Bowersock Mills has played a large role in the history of Lawrence. Though the name Bowersock and the dam have been associated together for decades, the dam was not originally owned by Bowersock. In 1872 Orlando Darling put forth the funds to have a dam built for the city of Lawrence and was one of the cofounders of Lawrence Land and Water Company (LL&W Co.). The Kaw was not kind to Darling and the multitude of damage caused by various floods and ice buildup forced Darling to sell the dam and ultimately LL&W Co. in 1877.
James Gower had just moved to Lawrence a few months before the dam was put up for sale. Gower relied on LL&W Co. for cheap power for his flour mill and readily purchased the dam so that it may continue to provide this power. Gower dedicated a large sum of money to repair and strengthen the dam, but did not see the benefits of his work. In 1879 Gower passed away and the dam and mills were passed down to his son-in-law, Justin DeWitt (J.D.) Bowersock. The dam stood up to the Kaw for several years without any damage, and helped Lawrence to thrive with its cheap power.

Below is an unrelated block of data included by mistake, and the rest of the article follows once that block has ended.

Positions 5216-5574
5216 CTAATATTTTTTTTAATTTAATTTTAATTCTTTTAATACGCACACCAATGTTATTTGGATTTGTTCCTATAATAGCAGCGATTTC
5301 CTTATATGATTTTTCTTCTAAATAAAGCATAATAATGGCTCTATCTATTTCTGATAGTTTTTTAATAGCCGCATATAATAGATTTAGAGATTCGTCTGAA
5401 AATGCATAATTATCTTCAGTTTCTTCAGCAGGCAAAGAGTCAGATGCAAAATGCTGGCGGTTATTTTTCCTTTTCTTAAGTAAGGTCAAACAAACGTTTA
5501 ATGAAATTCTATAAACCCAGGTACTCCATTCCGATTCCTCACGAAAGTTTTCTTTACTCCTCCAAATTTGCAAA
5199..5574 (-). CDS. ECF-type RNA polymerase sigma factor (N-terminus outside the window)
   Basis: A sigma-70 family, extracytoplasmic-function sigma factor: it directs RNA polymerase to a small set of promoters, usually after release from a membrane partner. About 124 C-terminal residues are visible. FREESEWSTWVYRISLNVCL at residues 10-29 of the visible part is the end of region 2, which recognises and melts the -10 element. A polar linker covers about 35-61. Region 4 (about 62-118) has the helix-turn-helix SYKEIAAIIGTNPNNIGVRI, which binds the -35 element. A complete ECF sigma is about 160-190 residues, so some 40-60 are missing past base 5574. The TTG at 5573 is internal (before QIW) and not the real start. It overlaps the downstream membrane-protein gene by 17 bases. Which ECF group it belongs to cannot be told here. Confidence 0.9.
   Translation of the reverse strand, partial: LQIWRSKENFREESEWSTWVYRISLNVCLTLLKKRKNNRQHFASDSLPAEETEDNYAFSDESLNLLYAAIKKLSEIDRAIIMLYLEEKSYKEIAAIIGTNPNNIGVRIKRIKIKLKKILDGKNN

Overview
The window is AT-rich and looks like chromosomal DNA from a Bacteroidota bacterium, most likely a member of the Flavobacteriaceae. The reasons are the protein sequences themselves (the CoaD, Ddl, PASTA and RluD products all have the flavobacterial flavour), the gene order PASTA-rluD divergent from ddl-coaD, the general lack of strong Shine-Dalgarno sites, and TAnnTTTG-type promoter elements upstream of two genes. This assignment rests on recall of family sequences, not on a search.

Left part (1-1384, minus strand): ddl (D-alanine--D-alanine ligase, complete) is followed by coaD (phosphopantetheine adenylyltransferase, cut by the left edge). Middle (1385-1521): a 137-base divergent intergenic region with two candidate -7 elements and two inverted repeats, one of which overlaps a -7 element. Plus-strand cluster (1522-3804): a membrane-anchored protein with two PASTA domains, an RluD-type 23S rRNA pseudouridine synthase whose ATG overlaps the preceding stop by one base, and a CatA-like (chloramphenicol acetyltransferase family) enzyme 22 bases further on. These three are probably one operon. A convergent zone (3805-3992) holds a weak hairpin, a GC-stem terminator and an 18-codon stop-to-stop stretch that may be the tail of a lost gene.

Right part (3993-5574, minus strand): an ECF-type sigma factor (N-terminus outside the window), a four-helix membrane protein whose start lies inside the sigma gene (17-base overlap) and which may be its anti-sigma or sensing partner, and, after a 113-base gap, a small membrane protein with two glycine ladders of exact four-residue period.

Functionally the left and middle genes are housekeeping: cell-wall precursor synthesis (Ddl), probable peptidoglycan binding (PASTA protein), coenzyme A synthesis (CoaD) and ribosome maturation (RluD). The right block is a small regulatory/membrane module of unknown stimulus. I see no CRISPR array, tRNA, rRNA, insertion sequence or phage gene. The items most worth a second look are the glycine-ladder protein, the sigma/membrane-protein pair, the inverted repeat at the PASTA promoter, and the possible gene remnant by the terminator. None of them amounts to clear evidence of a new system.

Bowersock’s luck unfortunately did not hold up forever. The Kaw was still a formidable foe and in 1903, the debris from a flood managed to sweep away the dam. After the river calmed, Bowersock rebuilt the dam with sturdier materials that would be able to take on future floods. The Kaw has not been easy on Bowersock Mills, but the company has continued to adapt to the river and today it provide one of the cleanest sources of renewable energy.